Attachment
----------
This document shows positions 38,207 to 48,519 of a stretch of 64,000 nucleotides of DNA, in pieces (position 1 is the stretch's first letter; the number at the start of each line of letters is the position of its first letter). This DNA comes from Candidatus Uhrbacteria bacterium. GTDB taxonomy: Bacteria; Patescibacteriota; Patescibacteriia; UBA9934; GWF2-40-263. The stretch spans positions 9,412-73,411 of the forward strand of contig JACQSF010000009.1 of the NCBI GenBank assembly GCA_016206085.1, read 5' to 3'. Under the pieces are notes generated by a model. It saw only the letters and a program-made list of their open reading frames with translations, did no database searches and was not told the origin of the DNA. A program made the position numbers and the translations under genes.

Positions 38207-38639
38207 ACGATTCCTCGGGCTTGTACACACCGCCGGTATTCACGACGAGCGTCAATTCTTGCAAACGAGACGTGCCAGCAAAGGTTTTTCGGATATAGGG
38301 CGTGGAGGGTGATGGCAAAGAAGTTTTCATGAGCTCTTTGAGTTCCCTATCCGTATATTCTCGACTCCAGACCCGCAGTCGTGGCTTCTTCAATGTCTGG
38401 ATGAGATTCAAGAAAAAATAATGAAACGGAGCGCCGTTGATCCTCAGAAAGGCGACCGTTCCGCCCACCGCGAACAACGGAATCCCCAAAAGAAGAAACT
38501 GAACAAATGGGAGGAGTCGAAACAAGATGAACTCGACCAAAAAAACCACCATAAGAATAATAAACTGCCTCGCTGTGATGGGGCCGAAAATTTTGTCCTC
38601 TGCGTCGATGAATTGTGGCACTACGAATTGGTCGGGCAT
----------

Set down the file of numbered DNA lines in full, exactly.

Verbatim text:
This document shows positions 38,207 to 48,519 of a stretch of 64,000 nucleotides of DNA, in pieces (position 1 is the stretch's first letter; the number at the start of each line of letters is the position of its first letter). This DNA comes from Candidatus Uhrbacteria bacterium. GTDB taxonomy: Bacteria; Patescibacteriota; Patescibacteriia; UBA9934; GWF2-40-263. The stretch spans positions 9,412-73,411 of the forward strand of contig JACQSF010000009.1 of the NCBI GenBank assembly GCA_016206085.1, read 5' to 3'. Under the pieces are notes generated by a model. It saw only the letters and a program-made list of their open reading frames with translations, did no database searches and was not told the origin of the DNA. A program made the position numbers and the translations under genes.

Positions 38207-38639
38207 ACGATTCCTCGGGCTTGTACACACCGCCGGTATTCACGACGAGCGTCAATTCTTGCAAACGAGACGTGCCAGCAAAGGTTTTTCGGATATAGGG
38301 CGTGGAGGGTGATGGCAAAGAAGTTTTCATGAGCTCTTTGAGTTCCCTATCCGTATATTCTCGACTCCAGACCCGCAGTCGTGGCTTCTTCAATGTCTGG
38401 ATGAGATTCAAGAAAAAATAATGAAACGGAGCGCCGTTGATCCTCAGAAAGGCGACCGTTCCGCCCACCGCGAACAACGGAATCCCCAAAAGAAGAAACT
38501 GAACAAATGGGAGGAGTCGAAACAAGATGAACTCGACCAAAAAAACCACCATAAGAATAATAAACTGCCTCGCTGTGATGGGGCCGAAAATTTTGTCCTC
38601 TGCGTCGATGAATTGTGGCACTACGAATTGGTCGGGCAT